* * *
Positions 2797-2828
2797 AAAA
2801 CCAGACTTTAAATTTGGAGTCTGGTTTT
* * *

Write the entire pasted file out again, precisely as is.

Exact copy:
Positions 2797-2828
2797 AAAA
2801 CCAGACTTTAAATTTGGAGTCTGGTTTT